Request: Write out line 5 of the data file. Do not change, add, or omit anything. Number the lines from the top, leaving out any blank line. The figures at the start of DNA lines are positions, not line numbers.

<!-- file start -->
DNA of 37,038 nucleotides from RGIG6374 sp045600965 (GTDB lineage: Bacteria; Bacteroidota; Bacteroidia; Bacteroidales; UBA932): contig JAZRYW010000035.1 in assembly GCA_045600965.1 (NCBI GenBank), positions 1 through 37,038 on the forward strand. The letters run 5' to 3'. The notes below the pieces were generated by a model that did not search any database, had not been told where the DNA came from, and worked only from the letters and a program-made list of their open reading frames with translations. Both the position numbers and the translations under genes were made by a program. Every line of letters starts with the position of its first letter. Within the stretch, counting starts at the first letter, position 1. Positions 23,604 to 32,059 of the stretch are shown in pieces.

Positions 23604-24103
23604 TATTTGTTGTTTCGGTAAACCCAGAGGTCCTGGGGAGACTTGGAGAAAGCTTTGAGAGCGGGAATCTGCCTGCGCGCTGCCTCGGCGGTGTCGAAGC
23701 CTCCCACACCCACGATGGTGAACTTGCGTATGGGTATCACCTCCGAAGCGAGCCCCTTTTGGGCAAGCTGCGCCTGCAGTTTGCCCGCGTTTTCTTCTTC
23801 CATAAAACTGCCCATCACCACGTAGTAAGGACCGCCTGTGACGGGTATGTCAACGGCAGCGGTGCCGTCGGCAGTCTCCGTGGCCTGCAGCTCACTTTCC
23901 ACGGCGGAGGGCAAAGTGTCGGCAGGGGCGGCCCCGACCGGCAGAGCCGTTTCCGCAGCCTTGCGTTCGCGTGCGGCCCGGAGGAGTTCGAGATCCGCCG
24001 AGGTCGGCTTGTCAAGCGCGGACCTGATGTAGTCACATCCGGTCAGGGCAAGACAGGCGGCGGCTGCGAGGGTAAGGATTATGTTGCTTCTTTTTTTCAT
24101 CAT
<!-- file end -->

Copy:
23801 CATAAAACTGCCCATCACCACGTAGTAAGGACCGCCTGTGACGGGTATGTCAACGGCAGCGGTGCCGTCGGCAGTCTCCGTGGCCTGCAGCTCACTTTCC